iv) Bases would be obtained from which operations in the Balkans could be supported if this strategy is decided upon.
b. The disadvantages are:
i) The operations themselves will require considerable forces. Should Italy not ask for terms as a result, we may be committed to a major campaign on the Italian mainland possibly involving all the forces available in the Mediterranean.
ii) Should Germany be in a position strongly to reinforce Italy and should she so decide, we might be involved in a campaign against superior German forces in country in which superiority in numbers would have full weight.
iii) Both during and after the operations a considerable garrison commitment will be involved, since we shall be operating in enemy as opposed to occupied territory.
iv) We shall be responsible for the administration and supply of such areas of the mainland as we occupy. This will constitute a heavy shipping and economic commitment.
v) Even if it is decided to limit the area of operations to the Toe and Heel of Italy, considerable forces will be required to defend these areas unless Italy has gone out of the war.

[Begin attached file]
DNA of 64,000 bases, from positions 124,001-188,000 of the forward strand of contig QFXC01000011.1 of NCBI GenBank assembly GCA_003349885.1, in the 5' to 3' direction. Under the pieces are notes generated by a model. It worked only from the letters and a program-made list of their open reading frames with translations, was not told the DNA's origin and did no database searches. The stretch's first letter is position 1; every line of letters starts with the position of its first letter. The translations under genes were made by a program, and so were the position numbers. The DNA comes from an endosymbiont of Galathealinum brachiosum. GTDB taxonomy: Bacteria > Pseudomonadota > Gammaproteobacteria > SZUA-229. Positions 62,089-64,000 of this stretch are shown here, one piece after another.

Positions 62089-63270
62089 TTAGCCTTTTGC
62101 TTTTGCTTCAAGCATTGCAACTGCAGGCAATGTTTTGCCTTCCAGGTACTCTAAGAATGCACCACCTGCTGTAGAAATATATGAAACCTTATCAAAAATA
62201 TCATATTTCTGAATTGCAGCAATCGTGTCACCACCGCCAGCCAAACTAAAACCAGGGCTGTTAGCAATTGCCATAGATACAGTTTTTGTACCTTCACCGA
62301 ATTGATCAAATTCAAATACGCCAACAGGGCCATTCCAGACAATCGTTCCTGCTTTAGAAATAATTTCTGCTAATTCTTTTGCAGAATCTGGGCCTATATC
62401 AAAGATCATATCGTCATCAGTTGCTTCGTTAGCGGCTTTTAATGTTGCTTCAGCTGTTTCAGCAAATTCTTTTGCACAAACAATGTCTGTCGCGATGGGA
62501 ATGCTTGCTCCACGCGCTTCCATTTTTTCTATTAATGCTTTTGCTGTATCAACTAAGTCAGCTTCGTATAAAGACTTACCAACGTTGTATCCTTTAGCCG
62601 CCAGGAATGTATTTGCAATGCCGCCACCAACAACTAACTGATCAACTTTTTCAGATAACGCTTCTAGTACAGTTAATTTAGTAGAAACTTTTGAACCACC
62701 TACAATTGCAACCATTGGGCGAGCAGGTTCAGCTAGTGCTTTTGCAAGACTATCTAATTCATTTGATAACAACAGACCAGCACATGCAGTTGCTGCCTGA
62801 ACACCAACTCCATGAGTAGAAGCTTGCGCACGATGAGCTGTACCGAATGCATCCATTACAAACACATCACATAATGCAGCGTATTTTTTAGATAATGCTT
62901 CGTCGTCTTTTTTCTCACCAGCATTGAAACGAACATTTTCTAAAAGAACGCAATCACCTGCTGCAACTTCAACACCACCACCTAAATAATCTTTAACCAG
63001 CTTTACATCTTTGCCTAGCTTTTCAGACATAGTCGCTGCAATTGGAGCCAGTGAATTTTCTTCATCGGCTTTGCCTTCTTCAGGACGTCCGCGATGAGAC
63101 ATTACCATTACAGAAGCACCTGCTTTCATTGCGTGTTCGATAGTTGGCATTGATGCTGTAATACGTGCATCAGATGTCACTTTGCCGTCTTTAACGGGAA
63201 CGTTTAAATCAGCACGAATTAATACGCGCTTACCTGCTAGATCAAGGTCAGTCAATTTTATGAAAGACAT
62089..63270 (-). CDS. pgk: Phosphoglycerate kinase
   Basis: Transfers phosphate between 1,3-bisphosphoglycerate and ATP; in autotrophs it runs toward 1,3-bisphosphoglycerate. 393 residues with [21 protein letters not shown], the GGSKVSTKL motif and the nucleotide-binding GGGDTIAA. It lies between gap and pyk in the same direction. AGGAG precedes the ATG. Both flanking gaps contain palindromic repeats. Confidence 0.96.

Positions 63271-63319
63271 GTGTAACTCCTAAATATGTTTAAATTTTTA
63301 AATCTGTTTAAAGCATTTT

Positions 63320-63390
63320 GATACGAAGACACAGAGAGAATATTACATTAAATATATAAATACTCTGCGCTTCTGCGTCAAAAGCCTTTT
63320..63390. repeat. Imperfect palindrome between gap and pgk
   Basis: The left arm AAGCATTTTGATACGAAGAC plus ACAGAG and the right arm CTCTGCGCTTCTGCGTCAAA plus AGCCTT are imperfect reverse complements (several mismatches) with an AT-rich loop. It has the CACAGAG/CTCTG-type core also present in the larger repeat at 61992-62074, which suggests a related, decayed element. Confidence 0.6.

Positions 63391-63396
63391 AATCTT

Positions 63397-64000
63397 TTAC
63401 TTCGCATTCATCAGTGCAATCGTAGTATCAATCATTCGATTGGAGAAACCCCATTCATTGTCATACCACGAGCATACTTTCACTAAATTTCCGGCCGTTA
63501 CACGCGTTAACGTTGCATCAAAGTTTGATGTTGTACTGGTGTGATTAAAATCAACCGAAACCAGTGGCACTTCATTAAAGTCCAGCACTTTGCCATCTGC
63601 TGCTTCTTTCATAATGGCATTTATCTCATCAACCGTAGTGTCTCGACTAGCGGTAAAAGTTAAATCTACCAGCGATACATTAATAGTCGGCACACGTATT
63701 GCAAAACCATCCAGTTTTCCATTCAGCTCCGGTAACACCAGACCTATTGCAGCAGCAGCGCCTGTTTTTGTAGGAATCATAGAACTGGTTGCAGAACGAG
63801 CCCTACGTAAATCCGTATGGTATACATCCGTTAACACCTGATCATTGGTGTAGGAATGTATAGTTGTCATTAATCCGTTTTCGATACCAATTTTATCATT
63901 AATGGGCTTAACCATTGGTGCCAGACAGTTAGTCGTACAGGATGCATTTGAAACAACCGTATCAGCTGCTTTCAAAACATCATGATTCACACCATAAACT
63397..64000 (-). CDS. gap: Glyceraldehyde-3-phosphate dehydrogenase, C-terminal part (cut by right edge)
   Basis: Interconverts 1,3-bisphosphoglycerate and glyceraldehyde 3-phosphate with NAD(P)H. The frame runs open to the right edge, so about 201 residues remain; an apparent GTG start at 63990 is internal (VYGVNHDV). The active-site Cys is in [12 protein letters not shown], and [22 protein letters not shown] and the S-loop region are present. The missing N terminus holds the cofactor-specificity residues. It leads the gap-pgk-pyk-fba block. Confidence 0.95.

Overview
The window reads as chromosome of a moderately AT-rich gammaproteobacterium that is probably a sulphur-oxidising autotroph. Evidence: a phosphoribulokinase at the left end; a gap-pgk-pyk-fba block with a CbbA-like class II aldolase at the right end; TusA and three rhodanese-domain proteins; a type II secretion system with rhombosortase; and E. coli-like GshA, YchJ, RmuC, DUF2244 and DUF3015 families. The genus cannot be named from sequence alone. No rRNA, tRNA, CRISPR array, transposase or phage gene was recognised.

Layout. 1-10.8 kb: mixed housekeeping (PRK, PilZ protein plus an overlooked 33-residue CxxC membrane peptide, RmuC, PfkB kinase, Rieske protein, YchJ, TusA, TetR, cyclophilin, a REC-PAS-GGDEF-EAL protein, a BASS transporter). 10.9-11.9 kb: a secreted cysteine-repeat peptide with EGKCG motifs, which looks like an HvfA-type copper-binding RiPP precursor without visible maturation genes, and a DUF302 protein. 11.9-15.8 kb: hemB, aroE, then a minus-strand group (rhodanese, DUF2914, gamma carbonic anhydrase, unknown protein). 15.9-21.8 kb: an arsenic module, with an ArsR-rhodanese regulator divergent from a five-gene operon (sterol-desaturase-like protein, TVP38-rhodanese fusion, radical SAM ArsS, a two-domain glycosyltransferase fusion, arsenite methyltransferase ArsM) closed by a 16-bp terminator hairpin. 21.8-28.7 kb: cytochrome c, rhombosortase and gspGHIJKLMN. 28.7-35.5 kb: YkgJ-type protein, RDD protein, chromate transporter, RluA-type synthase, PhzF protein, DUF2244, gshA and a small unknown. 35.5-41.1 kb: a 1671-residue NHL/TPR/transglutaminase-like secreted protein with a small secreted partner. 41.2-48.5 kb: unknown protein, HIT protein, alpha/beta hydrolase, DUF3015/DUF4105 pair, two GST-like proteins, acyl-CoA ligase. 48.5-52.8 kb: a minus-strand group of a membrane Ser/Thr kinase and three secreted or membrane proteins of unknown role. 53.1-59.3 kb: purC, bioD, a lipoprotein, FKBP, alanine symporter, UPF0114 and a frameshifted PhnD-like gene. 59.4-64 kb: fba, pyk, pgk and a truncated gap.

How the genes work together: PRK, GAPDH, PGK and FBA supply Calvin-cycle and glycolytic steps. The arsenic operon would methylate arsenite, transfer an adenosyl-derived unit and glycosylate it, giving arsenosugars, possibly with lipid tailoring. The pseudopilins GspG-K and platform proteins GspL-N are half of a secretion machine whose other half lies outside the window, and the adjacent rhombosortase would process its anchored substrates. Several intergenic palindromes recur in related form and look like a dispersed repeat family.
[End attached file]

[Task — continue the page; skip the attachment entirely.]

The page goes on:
c. It is estimated that some 4-5 divisions would be required for Operations BUTTRESS and GOBLET. For Operation MUSKET it is estimated that 4-5 divisions would be required initially. The force in this area would probably have to be built up to a total of approximately 10 divisions (including two Armored divisions) if further operations are to be undertaken on the mainland.
The above requirements would be to some extent counterbalanced by the reduction which it would be possible to make in the garrison of HUSKY. It is clear, however, that operations on the mainland are likely to involve all the resources which we can make available.
Operations BRIMSTONE and FIREBRAND